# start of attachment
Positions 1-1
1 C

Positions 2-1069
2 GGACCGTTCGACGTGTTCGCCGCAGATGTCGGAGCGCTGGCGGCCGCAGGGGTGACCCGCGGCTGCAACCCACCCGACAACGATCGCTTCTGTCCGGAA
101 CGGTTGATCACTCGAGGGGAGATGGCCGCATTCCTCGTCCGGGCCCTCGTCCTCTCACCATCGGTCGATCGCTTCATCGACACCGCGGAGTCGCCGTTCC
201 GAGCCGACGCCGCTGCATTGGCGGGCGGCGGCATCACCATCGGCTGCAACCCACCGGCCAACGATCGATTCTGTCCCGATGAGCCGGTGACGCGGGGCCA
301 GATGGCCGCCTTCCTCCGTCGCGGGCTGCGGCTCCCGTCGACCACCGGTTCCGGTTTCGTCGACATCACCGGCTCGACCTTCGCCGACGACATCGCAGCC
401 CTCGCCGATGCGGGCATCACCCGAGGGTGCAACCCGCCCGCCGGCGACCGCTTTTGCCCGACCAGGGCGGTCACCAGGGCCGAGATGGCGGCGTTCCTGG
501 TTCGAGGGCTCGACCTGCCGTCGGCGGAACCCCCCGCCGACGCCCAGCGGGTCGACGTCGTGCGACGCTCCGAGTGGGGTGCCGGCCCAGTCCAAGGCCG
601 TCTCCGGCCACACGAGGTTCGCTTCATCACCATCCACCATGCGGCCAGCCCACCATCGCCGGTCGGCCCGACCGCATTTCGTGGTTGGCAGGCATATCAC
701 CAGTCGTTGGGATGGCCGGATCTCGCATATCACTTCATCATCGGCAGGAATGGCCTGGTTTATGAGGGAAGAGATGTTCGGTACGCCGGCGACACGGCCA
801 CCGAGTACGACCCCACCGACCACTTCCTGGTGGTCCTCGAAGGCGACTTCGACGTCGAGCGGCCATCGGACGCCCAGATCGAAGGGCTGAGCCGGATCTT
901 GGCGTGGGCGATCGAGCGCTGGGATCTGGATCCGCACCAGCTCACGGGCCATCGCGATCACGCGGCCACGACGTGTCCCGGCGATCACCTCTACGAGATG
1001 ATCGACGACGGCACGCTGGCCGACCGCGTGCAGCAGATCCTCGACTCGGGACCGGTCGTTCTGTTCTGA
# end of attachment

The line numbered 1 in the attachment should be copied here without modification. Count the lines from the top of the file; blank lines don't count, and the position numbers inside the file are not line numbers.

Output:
Positions 1-1